Matthew Henry Commentary

    Verses 11-25 - The
    priesthood and law by which perfection could not come, are don away; a Priest is risen, and a dispensation now set up, by which tru believers may be made perfect. That there is such a change is plain The law which made the Levitical priesthood, showed that the priest were frail, dying creatures, not able to save their own lives, muc less could they save the souls of those who came to them. But the Hig Priest of our profession holds his office by the power of endless lif in himself; not only to keep himself alive, but to give spiritual an eternal life to all who rely upon his sacrifice and intercession. The better covenant, of which Jesus was the Surety, is not here contraste with the covenant of works, by which every transgressor is shut u under the curse. It is distinguished from the Sinai covenant with Israel, and the legal dispensation under which the church so lon remained. The better covenant brought the church and every believe into clearer light, more perfect liberty, and more abundant privileges In the order of Aaron there was a multitude of priests, of high priest one after another; but in the priesthood of Christ there is only on and the same. This is the believer's safety and happiness, that thi everlasting High Priest is able to save to the uttermost, in all times in all cases. Surely then it becomes us to desire a spirituality an holiness, as much beyond those of the Old Testament believers, as ou advantages exceed theirs.


    Greek Textus Receptus


    οθεν
    3606 και 2532 σωζειν 4982 5721 εις 1519 το 3588 παντελες 3838 δυναται 1410 5736 τους 3588 προσερχομενους 4334 5740 δι 1223 αυτου 846 τω 3588 θεω 2316 παντοτε 3842 ζων 2198 5723 εις 1519 το 3588 εντυγχανειν 1793 5721 υπερ 5228 αυτων 846

    Vincent's NT Word Studies

    25. To the uttermost (eiv to pantelev). Pantelhv all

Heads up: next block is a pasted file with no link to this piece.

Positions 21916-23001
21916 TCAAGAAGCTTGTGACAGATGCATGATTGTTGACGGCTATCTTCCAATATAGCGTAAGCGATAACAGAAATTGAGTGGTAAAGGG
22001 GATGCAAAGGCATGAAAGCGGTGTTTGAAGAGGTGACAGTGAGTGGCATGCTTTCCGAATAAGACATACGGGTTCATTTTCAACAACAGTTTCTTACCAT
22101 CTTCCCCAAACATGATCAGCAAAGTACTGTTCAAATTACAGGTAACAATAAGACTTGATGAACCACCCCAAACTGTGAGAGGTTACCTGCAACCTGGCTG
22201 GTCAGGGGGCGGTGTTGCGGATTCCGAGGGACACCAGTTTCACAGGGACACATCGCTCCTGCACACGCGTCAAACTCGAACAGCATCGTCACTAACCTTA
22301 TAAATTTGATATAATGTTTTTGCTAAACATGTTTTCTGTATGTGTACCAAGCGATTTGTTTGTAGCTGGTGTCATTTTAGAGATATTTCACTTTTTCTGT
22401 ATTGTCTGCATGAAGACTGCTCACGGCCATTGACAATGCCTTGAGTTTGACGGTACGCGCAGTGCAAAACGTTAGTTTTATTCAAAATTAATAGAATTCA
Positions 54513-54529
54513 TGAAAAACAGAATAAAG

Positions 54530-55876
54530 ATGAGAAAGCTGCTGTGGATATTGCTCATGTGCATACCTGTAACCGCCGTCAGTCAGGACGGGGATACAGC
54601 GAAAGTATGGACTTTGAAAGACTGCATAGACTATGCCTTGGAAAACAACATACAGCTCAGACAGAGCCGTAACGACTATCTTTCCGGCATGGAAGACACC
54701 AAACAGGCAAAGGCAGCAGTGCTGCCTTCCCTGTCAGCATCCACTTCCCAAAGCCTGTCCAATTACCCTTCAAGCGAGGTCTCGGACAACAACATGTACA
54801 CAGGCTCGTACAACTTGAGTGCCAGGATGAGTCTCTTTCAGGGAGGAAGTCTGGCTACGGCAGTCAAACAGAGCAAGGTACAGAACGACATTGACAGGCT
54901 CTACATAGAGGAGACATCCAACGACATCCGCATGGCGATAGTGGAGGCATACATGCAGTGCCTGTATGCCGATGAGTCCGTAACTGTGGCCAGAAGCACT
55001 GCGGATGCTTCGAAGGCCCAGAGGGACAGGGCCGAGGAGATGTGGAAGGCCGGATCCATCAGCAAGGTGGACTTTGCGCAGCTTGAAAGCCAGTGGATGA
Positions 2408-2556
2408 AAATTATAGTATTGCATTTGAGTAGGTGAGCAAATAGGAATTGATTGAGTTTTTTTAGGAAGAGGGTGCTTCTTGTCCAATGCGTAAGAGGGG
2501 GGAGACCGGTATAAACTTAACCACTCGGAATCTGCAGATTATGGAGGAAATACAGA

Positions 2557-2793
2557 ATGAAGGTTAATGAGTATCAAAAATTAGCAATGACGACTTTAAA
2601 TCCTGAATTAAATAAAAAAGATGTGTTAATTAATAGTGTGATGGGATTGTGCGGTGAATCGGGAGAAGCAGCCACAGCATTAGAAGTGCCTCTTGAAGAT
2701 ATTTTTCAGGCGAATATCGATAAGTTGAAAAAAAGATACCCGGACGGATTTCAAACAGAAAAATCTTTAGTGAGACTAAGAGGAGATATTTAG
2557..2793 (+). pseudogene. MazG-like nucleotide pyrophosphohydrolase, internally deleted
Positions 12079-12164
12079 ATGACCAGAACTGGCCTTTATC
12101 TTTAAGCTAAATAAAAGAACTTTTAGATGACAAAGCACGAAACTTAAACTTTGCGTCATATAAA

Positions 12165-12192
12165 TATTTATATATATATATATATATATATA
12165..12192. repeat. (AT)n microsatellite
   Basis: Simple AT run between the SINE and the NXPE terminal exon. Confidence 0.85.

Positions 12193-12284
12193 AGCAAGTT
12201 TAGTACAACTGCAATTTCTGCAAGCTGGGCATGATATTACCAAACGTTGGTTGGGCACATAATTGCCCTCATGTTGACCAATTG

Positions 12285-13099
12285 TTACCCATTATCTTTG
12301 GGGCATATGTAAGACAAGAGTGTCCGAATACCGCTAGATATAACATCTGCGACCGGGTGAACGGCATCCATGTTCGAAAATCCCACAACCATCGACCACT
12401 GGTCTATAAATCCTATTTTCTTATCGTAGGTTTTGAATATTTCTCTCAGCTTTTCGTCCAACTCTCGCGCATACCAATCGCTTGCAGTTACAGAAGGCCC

complete. only here and Luke xiii. 11. Not perpetually, but perfectly.

    Come unto God (prosercomenouv tw qew). The verb o P., and in this sense only in Hebrews and 1 Pet. ii. 4. See a peculiar usage in 1 Timothy vi. 3. Comp. ejggizein to draw near, Jas. iv. 8; Heb. vii. 19. To make intercession for them (eiv to entugcanein uper autwn). The verb only here in Hebrews. Comp.uJperentugcanein, Rom. viii. 26, see note. See also on ejnteuxeiv supplications, 1 Tim. ii. 1. The idea is not intercession, but intervention. It includes every form of Christ's identifying himself with human interests. 201 The attempt has been made to trace this idea to Philo, who alludes to the logov iJkethv the supplicant Logos, and the logov paraklhtov the advocate-Logos. But the Logos is not treated by Philo as a divine-human personality intervening for men, but as a poetical personification allegorically considered. In one instance the suppliant Logos is the cry of the oppressed Israelites; in another, Moses, as the allegorical representative of the universal reason of mankind. It represents certain functions of human reason and speech. Again, the suppliant is. the visible Cosmos striving to realize its ideal.

    26-28. Sketch of the ideal priest.



    CHAPTERS: 1, 2, 3, 4, 5, 6, 7, 8, 9, 10, 11, 12, 13
    VERSES: 1, 2, 3, 4, 5, 6, 7, 8, 9, 10, 11, 12, 13, 14, 15, 16, 17, 18, 19, 20, 21, 22, 23, 24, 25, 26, 27, 28